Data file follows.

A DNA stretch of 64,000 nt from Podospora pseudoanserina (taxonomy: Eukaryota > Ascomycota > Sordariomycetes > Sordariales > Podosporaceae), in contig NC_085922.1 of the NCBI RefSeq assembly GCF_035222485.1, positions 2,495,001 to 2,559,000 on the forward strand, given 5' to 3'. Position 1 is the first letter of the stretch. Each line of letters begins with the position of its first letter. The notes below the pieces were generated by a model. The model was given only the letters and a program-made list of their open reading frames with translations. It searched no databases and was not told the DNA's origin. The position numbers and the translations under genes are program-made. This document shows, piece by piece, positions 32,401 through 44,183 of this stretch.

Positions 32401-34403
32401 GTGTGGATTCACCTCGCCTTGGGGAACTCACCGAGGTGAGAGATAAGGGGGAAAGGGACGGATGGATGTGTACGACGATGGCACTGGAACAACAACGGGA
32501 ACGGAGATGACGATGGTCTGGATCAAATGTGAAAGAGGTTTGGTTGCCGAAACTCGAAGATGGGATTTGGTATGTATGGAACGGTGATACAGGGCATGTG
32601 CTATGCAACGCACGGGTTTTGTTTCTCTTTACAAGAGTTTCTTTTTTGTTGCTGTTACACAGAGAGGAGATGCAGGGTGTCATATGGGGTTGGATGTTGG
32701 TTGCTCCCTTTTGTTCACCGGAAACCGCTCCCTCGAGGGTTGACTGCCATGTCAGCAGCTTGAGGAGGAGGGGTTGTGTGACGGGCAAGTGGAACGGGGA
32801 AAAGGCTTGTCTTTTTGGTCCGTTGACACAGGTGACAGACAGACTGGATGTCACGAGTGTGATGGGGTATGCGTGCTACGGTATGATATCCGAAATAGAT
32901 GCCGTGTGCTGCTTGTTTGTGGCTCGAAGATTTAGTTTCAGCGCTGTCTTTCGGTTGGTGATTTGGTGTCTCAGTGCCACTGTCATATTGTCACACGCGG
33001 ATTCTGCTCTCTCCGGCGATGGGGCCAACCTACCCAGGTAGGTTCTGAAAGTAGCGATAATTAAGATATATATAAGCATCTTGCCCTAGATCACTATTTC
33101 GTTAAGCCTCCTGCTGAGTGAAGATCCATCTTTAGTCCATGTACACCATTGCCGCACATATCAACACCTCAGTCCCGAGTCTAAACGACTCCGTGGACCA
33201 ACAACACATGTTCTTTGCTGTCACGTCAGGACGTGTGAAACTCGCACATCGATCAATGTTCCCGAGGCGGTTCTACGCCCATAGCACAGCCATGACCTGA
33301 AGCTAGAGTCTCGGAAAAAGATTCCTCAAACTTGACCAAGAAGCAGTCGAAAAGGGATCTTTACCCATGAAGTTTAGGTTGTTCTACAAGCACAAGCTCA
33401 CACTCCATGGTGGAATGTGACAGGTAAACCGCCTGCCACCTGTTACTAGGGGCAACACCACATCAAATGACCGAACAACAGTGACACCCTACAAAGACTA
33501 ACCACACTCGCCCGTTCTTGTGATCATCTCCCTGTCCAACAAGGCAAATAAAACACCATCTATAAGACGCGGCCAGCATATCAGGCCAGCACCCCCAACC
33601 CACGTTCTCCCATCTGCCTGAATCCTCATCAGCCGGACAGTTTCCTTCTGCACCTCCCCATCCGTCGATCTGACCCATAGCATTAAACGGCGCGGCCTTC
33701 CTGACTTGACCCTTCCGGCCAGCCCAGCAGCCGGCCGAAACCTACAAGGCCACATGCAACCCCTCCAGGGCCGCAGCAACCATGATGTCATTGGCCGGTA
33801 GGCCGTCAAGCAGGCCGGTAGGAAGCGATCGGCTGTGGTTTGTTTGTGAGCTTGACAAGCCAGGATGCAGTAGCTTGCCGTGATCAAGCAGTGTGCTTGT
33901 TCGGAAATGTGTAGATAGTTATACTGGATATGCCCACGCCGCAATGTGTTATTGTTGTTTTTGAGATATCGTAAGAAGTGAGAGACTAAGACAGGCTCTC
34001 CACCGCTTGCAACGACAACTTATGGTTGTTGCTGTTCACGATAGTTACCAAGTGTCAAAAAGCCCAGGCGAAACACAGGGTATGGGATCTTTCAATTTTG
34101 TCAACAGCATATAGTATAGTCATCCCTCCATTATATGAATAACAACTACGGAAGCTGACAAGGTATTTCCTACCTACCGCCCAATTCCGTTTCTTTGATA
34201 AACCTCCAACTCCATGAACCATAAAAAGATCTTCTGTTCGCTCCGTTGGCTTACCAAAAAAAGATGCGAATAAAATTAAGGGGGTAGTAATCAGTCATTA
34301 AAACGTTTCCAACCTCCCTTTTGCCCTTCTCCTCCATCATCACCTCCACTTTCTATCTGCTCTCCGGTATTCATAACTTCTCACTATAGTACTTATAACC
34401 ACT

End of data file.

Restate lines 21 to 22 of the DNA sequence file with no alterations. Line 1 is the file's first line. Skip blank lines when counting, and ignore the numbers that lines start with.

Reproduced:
34201 AACCTCCAACTCCATGAACCATAAAAAGATCTTCTGTTCGCTCCGTTGGCTTACCAAAAAAAGATGCGAATAAAATTAAGGGGGTAGTAATCAGTCATTA
34301 AAACGTTTCCAACCTCCCTTTTGCCCTTCTCCTCCATCATCACCTCCACTTTCTATCTGCTCTCCGGTATTCATAACTTCTCACTATAGTACTTATAACC